It's funny the things I do in China that I would never do in the States. I think if I was stranded at the top of a mountain back home, I'd just hoof it down instead of asking a stranger for a ride. Although now that I think about it, there was one time in high school when I ran out of gas on the side of the interstate on my way to school. My cousin Melanie was with me and when a woman pulled over to offer us a ride, Melanie urged us to take it. The woman dropped us off at school and I went to the office to call my mom and tell her that my little Honda was sitting in the emergency lane of I-40. I had told her the night before that I needed gas and didn't have any money to fill it up, but she said I had enough to get to school. Since it turned out she was wrong, she willingly paid for the tow truck and afterwards always loaned me gas money when I said the tank was nearly empty and I had no cash. And no, I didn't take advantage of her.

Zang Hai Temple, on top of Yu Mountain

Zang Hai Temple, on top of Yu Mountain

Another shot of the temple.  I wish we had taken the opportunity to go inside the temple here - it was beautiful from the outside and I imagine also beautiful inside, but we spent our time at the top playing games and enjoying just being outside

Another shot of the temple. I wish we had taken the opportunity to go inside the temple here - it was beautiful from the outside and I imagine also beautiful inside, but we spent our time at the top playing games and enjoying just being outside

This is looking back over the top of the mountain at the sunset

This is looking back over the top of the mountain at the sunset

After leaving Changshu, we stopped on the edge of Shanghai for dinner, then everyone headed home having had a wonderful day out of the city. Following are a few pictures from my apartment. Mind you, they aren't of my apartment. I can't take those pictures until I get some cleaning done.

This is the view from my kitchen.  There's an acrobatic kitty that likes to hang out on the balcony and ledges of the building next to mine.  It comes to spy on my cats, I think.  Here, you can see it resting on a ledge about four stories up

This is the view from my kitchen. There's an acrobatic kitty that likes to hang out on the balcony and ledges of the building next to mine. It comes to spy on my cats, I think. Here, you can see it resting on a ledge about four stories up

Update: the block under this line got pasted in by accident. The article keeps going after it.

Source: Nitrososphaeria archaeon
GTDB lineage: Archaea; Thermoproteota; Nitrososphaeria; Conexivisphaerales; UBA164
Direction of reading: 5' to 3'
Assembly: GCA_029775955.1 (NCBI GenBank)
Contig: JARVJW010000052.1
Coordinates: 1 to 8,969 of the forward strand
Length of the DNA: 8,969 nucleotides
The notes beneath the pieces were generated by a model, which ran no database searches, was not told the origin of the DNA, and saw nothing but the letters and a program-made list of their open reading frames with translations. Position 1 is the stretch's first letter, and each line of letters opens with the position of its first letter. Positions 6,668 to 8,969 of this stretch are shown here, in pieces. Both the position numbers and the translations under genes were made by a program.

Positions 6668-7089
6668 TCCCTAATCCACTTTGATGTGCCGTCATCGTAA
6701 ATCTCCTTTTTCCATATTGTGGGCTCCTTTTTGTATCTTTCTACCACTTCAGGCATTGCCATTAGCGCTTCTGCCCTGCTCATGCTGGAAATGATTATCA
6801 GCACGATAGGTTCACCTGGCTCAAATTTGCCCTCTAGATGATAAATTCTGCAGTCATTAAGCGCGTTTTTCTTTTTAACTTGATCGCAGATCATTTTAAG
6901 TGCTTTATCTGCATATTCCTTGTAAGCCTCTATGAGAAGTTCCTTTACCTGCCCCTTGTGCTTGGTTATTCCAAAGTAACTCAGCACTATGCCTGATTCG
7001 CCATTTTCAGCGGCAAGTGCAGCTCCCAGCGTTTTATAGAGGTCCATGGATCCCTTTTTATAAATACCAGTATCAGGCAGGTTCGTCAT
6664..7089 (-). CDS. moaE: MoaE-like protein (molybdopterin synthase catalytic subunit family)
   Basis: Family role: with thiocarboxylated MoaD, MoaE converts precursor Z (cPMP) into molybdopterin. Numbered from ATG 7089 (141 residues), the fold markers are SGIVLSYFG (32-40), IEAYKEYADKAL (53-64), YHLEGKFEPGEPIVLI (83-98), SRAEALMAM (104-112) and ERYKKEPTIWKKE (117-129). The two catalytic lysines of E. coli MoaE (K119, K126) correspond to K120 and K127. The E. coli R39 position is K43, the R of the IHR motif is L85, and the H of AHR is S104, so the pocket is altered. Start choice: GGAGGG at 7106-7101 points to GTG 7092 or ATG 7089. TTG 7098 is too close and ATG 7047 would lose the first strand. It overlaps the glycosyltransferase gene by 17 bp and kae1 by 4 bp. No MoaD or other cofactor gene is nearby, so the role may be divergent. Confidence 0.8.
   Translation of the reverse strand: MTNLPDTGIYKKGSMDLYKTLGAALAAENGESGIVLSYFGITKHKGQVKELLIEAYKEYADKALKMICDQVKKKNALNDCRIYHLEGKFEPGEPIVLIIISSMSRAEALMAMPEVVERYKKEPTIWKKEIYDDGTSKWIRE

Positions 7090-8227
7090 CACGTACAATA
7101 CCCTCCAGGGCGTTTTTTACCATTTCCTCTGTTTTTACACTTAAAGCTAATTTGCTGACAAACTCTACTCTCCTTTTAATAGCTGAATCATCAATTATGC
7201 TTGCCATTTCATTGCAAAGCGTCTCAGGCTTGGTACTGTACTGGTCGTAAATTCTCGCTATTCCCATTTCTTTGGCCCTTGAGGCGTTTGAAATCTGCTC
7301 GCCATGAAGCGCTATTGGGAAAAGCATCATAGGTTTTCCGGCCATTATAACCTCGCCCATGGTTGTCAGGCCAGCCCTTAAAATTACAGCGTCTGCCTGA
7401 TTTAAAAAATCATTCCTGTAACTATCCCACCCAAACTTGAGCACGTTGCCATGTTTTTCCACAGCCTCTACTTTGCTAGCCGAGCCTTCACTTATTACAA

This is a view from my south-facing bedroom window.  As you can see, I'm surrounded by lots of different kinds of buildings, both old-style Shanghainese houses and taller hotel and office buildings.  Also, you can see the equipment being used for construction of a new subway.  Right now, line 2 runs under my building but lines 12 and 13 will also connect here soon.  I can't imagine living any closer to the subway than I do right now, which is one of the reasons I've stayed in the same apartment for almost four years

This is a view from my south-facing bedroom window. As you can see, I'm surrounded by lots of different kinds of buildings, both old-style Shanghainese houses and taller hotel and office buildings. Also, you can see the equipment being used for construction of a new subway. Right now, line 2 runs under my building but lines 12 and 13 will also connect here soon. I can't imagine living any closer to the subway than I do right now, which is one of the reasons I've stayed in the same apartment for almost four years

Another view from the same window.  This one is looking to the right to Jingan Villas. The villas, which were built in the early 1930s, were modeled on European-style villas and were originally inhabited by wealthy foreigners and Chinese.  Now, several families live in a space that used to house just one family. Check out the ugly orange cladding on the sides of the buildings.  They were added before Expo 2010 opened in Shanghai. I had hoped they were a temporary fix to give uniformity to the neighborhood, but they're still here two years later

Another view from the same window. This one is looking to the right to Jingan Villas. The villas, which were built in the early 1930s, were modeled on European-style villas and were originally inhabited by wealthy foreigners and Chinese. Now, several families live in a space that used to house just one family. Check out the ugly orange cladding on the sides of the buildings. They were added before Expo 2010 opened in Shanghai. I had hoped they were a temporary fix to give uniformity to the neighborhood, but they're still here two years later

My next blog will be coming soon, I hope. Sunday and Monday are my days off work, so I'm hoping to get my blog up-to-date before I start work next week.

Posted by feiheli 00:10 Archived in China